Towering dinosaurs stand among fanciful mushrooms in the sloping backyard. A life-sized Fred Flintstone welcomes visitors near the front door. And by the driveway on the lawn is a giant “Yabba Dabba Do” sign in orange, purple and red.
The latest battle in the war between U.S. government rules and property rights is playing out in a posh San Francisco suburb, where a retired publishing mogul has installed an elaborate homage to The Flintstones family.
The bold, bulbous house is surrounded by Stone Age sculptures inspired by the 1960s cartoon, along with aliens and other oddities.
The controversy has sparked international media coverage and an online petition signed by thousands to preserve the attention-grabbing property, visible from a nearby highway.
The 2,730-square-foot house itself is not at stake, but the town of Hillsborough says Florence Fang’s multimillion-dollar property is a public nuisance and an eyesore.
Officials filed a lawsuit in state court last month to make her remove the unpermitted garden installations. Fang does not live in the house but uses it to entertain.
An attorney for the 84-year-old says snobby officials want to squelch Fang’s constitutional right to enjoy her yard, and promises a vigorous fight.
“Mrs. Fang has made people smile, she’s giving them joy. What’s not to love about Dino, who acts like a dog?” said Angela Alioto, a former San Francisco supervisor. “What is wrong with these people?”
Get a closer look at the home:
The oddly shaped house, currently painted red and purple, was designed by architect William Nicholson and built in 1976. Fang, a prominent philanthropist who once published the San Francisco Examiner, bought the property in June 2017 for $2.8 million US.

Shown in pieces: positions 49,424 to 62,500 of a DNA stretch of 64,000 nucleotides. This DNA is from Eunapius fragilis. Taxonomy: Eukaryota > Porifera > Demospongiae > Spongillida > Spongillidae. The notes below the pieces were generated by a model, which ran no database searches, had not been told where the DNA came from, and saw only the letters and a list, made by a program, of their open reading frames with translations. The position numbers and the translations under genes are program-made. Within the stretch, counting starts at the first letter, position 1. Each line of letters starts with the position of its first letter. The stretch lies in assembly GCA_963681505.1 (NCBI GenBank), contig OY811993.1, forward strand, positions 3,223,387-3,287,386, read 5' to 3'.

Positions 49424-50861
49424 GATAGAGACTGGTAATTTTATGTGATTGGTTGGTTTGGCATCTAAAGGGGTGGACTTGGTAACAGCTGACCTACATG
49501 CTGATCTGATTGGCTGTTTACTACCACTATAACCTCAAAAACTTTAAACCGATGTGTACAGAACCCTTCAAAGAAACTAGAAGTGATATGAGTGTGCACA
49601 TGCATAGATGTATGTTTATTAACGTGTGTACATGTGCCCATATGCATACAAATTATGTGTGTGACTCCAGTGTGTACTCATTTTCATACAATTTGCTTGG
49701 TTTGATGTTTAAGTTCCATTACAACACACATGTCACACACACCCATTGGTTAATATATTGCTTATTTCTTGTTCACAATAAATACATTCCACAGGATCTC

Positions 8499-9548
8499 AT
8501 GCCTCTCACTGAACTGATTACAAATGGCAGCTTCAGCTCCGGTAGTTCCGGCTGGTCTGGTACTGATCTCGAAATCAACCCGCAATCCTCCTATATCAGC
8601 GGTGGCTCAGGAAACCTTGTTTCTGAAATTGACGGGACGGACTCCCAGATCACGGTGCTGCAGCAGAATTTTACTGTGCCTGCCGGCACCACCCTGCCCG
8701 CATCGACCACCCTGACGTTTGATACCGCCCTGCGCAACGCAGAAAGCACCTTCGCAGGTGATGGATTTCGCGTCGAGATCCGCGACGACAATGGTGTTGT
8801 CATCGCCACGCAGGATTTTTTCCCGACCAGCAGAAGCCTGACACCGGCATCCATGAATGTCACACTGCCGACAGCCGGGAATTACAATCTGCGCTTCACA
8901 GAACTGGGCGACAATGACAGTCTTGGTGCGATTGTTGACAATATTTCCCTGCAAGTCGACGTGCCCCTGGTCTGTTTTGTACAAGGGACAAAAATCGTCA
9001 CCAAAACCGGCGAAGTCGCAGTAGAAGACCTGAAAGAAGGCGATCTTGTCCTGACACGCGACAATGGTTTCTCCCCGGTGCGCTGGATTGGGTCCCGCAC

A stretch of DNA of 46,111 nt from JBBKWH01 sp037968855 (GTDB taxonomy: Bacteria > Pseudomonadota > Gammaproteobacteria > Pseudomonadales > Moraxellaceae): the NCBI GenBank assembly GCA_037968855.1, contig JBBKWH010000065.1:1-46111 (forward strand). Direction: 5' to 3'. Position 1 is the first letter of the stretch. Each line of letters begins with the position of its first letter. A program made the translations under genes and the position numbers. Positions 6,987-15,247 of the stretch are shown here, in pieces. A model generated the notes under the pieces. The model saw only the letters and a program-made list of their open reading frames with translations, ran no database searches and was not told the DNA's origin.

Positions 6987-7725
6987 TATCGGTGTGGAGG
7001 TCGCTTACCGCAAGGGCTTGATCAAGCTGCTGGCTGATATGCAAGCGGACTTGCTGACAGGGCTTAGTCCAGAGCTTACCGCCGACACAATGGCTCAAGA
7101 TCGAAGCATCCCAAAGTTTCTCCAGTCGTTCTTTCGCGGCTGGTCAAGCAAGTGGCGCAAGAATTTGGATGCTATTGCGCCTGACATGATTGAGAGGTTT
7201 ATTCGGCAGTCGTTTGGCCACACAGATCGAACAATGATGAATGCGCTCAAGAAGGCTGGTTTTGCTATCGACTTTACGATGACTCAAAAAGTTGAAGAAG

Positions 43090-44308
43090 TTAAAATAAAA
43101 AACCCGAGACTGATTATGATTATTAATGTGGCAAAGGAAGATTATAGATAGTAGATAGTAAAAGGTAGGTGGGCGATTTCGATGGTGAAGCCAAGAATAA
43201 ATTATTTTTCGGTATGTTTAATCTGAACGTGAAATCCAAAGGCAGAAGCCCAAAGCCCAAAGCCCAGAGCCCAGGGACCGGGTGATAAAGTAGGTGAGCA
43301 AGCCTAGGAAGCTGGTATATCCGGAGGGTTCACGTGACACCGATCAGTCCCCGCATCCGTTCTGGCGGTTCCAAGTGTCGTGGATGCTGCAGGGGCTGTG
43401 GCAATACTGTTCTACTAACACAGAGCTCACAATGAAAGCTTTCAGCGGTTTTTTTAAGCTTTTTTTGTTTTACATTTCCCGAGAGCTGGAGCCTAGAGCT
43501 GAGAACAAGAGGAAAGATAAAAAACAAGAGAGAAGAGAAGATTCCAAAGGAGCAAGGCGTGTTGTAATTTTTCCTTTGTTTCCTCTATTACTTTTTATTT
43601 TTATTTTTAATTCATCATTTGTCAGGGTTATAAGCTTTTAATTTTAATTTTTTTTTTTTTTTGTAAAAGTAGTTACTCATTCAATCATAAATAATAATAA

The whimsical front yard has statues of Barney and Betty Rubble, along with Fred and Wilma. A sign reads “No Dino Allowed” and features a purple cartoon dinosaur. Colourful mushroom sculptures dot the front and back. A steep staircase, deemed unsafe by town officials, leads to a garden of giant metal prehistoric animals.
Mark Hudak, an attorney for Hillsborough, says the town prides itself on its rural, woodsy feel, and rules are in place “so neighbours don’t have to look at your version of what you would like to have, and you don’t have to look at theirs.”
The case is simple, he said.
“Whether she is building a project with amusing cartoon characters or Rodin statues or anything else, she still has to go through the process like everyone else,” he said.
Government has the right to enforce public safety codes, and to ensure property owners don’t impinge on the rights of other property owners, said Tim Iglesias, a property professor at the University of San Francisco School of Law. Private property has been regulated in the United States since colonial times, he noted.
But Iglesias says it’s unusual for a homeowner to ignore three work-stop orders issued by the city, as the March 13 complaint states Fang did. She also ignored an administrative order to remove the installations by Dec. 5, 2018, although she paid a $200 US fine.
“This is a situation where a very wealthy, sophisticated homeowner has basically thumbed her nose at the city consistently,” he said. “If they let her get away, then all the other wealthy people in Hillsborough can say, `Hey, I can do whatever I want with my property. Who cares about the planning department?”‘
At a media tour of the property, Alioto said Fang will respond to the lawsuit with a counter-claim, but she declined to discuss specifics. She said Fang’s constitutional rights to free speech and religion were violated. Fang was not made available for an interview.
“They want everything removed. They want the dinosaurs removed,” Alioto said. “They wanted her to put a tree in front of the dinosaur, so you couldn’t see the dinosaur.”
David Levine, who specializes in civil litigation and remedies at the University of California Hastings College of the Law, said property owners flout permit regulations all the time. Usually, they pay a fine and correct any safety issues.
And as for which party might prevail in court?
“You have to figure out: Who’s the twit? They’re going to rule against the one that’s being a twit,” he said. “Is the twit the homeowner that ignored all the orders or the twits saying, ‘We don’t like Wilma and Betty?'”
This story originally appeared on CBC